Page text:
Biography & Autobiography Authors
Biography & Autobiography Book Clubs
In 1994, Anchee Min made her literary debut with a memoir of growing up in China during the violent trauma of the Cultural Revolution. "Red Azalea" became an international bestseller and propelled her career as a successful, critically acclaimed author. Twenty years later, Min returns to the story of her own life to give us the next chapter, an immigrant story that takes her from the shocking deprivations of her homeland to the sudden bounty of the promised land of America, without language, money, or a clear path.
It is a hard and lonely road. She teaches herself English by watching Sesame Street, keeps herself afloat working five jobs at once, lives in unheated rooms, suffers rape, collapses from exhaustion, marries poorly and divorces.But she also gives birth to her daughter, Lauryann, who will inspire her and finally root her in her new country. Min's eventual successes-her writing career, a daughter at Stanford, a second husband she loves-are remarkable, but it is her struggle throughout toward genuine selfhood that elevates this dramatic, classic immigrant story to something powerfully universal.
When Mark realized that he was not going to survive this final tour of combat, he began to write a letter to his boys, so that as they grew up without him, they would know what his life-and-death story had taught him about courage and fear, challenge and comfort, words and actions, pride and humility, seriousness and humor, and a never-ending search for new ideas and inspiration.
This book is that letter. And it's not just for his sons. It's for everyone who could use the last best advice a dying hero has to offer.
Mark's letter a
"Daniel James Brown's robust book tells the story of the University of Washington's 1936 eight-oar crew and their epic quest for an Olympic gold medal, a team that transformed the sport and grabbed the attention of millions of Americans. The sons of loggers, shipyard workers, and farmers, the boys defeated elite rivals first from eastern and British universities and finally the German crew rowing for Adolf Hitler in the Olympic games in Berlin, 1936.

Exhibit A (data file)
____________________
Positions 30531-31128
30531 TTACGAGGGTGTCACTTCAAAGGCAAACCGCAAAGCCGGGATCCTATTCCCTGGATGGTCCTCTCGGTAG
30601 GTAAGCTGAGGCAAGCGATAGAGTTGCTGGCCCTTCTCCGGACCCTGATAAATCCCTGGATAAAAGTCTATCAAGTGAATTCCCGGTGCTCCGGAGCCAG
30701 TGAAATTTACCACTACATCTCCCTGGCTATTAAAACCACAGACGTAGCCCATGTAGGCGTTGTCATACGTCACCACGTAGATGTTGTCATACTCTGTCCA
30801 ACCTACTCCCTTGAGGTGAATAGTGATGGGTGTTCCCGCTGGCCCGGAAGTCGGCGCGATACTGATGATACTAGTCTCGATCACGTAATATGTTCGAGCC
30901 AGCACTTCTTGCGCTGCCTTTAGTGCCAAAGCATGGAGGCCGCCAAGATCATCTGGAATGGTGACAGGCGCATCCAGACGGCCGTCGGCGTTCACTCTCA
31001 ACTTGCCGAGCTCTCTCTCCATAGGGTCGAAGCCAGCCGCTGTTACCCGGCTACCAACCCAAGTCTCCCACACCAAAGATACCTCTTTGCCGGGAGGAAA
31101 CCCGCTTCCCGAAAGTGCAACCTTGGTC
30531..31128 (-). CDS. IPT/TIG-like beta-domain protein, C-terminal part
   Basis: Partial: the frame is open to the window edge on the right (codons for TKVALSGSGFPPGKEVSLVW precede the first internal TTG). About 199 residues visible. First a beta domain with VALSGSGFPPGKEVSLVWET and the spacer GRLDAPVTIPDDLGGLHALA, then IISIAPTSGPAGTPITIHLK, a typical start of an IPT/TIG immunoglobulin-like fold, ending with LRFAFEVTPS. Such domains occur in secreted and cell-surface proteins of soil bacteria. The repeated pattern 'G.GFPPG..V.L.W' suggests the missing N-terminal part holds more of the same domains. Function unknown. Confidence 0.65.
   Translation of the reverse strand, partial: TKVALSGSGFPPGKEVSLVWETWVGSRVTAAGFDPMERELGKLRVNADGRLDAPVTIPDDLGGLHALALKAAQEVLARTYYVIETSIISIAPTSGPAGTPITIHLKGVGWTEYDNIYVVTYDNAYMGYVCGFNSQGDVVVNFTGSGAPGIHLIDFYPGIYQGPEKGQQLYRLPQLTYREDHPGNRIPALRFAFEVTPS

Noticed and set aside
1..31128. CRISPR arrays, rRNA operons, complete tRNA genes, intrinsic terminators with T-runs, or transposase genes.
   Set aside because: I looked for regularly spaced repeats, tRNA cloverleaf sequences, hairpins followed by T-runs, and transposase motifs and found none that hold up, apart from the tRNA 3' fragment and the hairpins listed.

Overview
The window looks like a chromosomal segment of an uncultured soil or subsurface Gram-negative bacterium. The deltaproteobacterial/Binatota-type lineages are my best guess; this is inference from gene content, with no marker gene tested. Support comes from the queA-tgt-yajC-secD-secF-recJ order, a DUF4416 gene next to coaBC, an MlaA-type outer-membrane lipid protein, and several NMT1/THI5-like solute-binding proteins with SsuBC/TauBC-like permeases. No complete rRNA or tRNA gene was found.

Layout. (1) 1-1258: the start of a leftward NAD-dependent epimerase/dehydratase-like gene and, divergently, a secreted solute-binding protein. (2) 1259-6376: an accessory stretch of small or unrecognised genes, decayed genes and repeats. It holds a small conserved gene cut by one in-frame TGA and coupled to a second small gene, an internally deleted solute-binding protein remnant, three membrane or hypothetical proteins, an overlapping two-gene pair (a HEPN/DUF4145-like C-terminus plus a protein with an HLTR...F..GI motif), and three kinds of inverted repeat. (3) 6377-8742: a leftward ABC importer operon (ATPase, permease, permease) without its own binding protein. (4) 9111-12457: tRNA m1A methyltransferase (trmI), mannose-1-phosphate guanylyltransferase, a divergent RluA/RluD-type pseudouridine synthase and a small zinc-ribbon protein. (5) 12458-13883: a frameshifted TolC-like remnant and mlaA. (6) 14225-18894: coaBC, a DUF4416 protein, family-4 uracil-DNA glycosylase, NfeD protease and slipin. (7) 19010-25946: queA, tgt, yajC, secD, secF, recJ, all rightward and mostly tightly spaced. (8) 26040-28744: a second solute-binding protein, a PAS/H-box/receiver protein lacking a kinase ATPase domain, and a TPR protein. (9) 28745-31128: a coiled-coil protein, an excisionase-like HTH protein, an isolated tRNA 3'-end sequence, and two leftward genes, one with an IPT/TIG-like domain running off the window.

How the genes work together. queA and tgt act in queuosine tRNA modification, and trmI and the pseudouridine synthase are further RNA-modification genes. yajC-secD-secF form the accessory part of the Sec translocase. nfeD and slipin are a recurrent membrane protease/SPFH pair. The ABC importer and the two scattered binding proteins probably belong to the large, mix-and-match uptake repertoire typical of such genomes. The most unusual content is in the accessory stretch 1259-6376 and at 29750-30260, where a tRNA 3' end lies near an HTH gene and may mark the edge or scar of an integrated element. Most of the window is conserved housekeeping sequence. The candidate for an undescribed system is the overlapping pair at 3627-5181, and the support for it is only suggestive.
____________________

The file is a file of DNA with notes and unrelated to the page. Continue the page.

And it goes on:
The emotional heart of the story lies with one rower, Joe Rantz, a teenager without family or prospects, who rows not for glory, but to regain his shattered self-regard and to find a place he can call home. The crew is assembled by an enigmatic coach and mentored by a visionary, eccentric British boat builder, but it is their trust in each other that makes them a victorious team. They remind the country of what can be done when everyone quite literally pulls together--a perfect melding of commitment, determination, and optimism.
Drawing on the boys' own diaries and journals, their photos and memories of a once-in-a-lifetime shared dream, "The Boys in the Boat "is an irresistible story about beating the odds and finding hope in the most desperate of times--the improbable, intimate story of nine working-class boys from the American west who, in the depths of the Great Depression, showed the world what true grit really meant. It will appeal to readers of Erik Larson, Timothy Egan, James Bradley, and David Halberstam's "The Amateurs."
Ben Downing's "Queen Bee of Tuscany" brings an extraordinary Victorian back to life. Born into a distinguished intellectual family and raised among luminaries such as Dickens and Thackeray, Janet Ross married at eighteen and went to live in Egypt. There, for the next six years, she wrote for the London "Times," hobnobbed with the developer of the Suez Canal, and humiliated pashas in horse races. In 1867 she moved to Florence, where she spent the remaining sixty years of her life writing a series of books and hosting a colorful miscellany of friends and neighbors, from Mark Twain to Bernard Berenson, at Poggio Gherardo, her house in the hills above the city. Eventually she became the acknowledged doyenne of the Anglo-Florentine colony, as it was known. Yet she was also immersed in the rural life of Tuscany: An avid agriculturalist, she closely supervised the farms on her estate and the sharecroppers who worked them, often pitching in on grape and olive harvests.
Spirited, erudite, and supremely well-connected, Ross was one of the most dynamic women of her day. Her life offers a fascinating window on fascinating times, from the Risorgimento to the rise of fascism.
Encompassing all this rich history, "Queen Bee of Tuscany" is a panoramic portrait of an age, a family, and our evolving love affair with Tuscany.